The AWC makes much about the "criminal backgrounds" of the customers, and even throws in some references to organized crime.  What FINRA doesn't make clear (or clearer) is whether a brokerage firm or stockbroker or compliance officer has a duty to investigate the alleged criminal backgrounds of public customers (which, last I looked, wasn't exactly a standard question on any new account form). The term "criminal background" covers a hosts of sins, from relatively minor misdemeanors up to major felonies.  Just exactly what is a FINRA member firm required by law and regulation to ask a customer about his or her "criminal background," and just exactly when are these questions supposed to be asked? 

It is a bit odd when a Wall Street cop cites a Wall Street participant for not monitoring the activity of individuals with "criminal backgrounds" but there is no clear-cut definitions of what amounts to "troubling" criminal background that warrants such scrutiny.  Since there are statutory disqualifications preventing individuals from becoming registered representatives on Wall Street, why hasn't Congress passed a law that prohibits certain individuals with proscribed "criminal backgrounds" from opening brokerage accounts? 

Finally, there is the smell of rank hypocrisy in the air with some of these AML cases involving individual men and women. I mean, you know, how nice that FINRA gets so worked up when the Quinoneses of Wall Street run afoul of AML; on the other hand, the industry's self-regulatory organization seems to pursue a different agenda when some of FINRA's largest member firms enter into criminal settlements involving AML lapses -- historic settlements, settlements involving billions of dollars. Sure, the big boys get hit with fines but when was the last time that FINRA expelled or suspended a firm for much the same conduct as it fined and suspended Quinones?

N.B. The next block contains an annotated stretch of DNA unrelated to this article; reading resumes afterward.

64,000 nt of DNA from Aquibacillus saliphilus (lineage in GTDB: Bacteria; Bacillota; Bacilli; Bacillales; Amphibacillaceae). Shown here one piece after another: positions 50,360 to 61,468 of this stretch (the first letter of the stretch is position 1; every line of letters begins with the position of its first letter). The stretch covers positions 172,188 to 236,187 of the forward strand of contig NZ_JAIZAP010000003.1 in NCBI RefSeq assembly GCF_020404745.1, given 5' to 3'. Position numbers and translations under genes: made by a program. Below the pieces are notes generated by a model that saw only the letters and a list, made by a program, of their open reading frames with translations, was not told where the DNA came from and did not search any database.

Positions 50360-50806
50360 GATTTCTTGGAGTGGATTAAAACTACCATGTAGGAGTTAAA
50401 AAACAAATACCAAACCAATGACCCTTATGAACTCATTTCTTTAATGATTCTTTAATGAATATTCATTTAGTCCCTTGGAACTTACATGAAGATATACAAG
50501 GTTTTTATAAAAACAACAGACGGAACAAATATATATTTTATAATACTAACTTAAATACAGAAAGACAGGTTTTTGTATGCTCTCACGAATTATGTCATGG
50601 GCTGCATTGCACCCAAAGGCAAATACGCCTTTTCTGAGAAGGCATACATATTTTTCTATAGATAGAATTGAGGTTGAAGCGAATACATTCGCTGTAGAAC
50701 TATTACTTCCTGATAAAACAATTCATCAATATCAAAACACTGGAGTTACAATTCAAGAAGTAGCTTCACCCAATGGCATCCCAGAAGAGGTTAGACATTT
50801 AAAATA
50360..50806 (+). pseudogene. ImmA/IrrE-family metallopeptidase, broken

For example, in recent years, Credit Suisse paid over $500 million to settle allegations involving money laundering. Barclays entered into a settlement of nearly $300 million involving transfers from federally sanctioned nations such as  Cuba and Sudan. HSBC agreed to pay nearly $2 billion to settle federal charges involving money laundering allegations involving Iran and Mexican drug cartels. ING agreed to pay over $600 million to settle money laundering charges. JPMorgan Chase agreed to a nearly $2 billion settlement involving money laundering allegations that resulted in a deferred prosecution agreement. Notably missing from all of those settlements was one day of suspended business! 
Some of the above cited settling institutions are parents/subsidiaries of FINRA member firms, and, as such, I simply ask, when does a FINRA member firm get expelled or suspended when it comes to AML failures? 

To take my point one step farther, when will FINRA expel or suspend its member firms who brought us massive mortgage fraud and rigged the LIBOR and muni markets?  When it comes to the too-big-to-fail FINRA member firms, gee, it appears that all of their employees are nice young men and women with college degrees and they're just trying to make a profit for their employer bank or broker-dealer and, you know, if they inadvertently slip up on those pesky AML rules, and, oh well, howsabout we just fine the member firm and let the company continue business as usual? Yeah, I know, the humongous settlements I noted above did not involve a FINRA case but one brought by a prosecutor. Still -- FINRA gets the same newspapers and watches the same television stations that we all do.

Finally, if you don't think that suspending the operations of a major FINRA member firm is such a big deal to those organizations, then do me a favor. Go online. Do a search. Get back to me with all of FINRA's big fish member firms who have had their operations suspended for one day. And I'll make it even easier for you to investigate. Limit the search to the past ten years. Oh, and while you're doing all that research, keep in mind that Respondent Quinones was suspended for six months in addition to being hit with a $10,000 fine. I am NOT shedding tears for Quinones. I am, however, simply asking a question and, hopefully, making a point.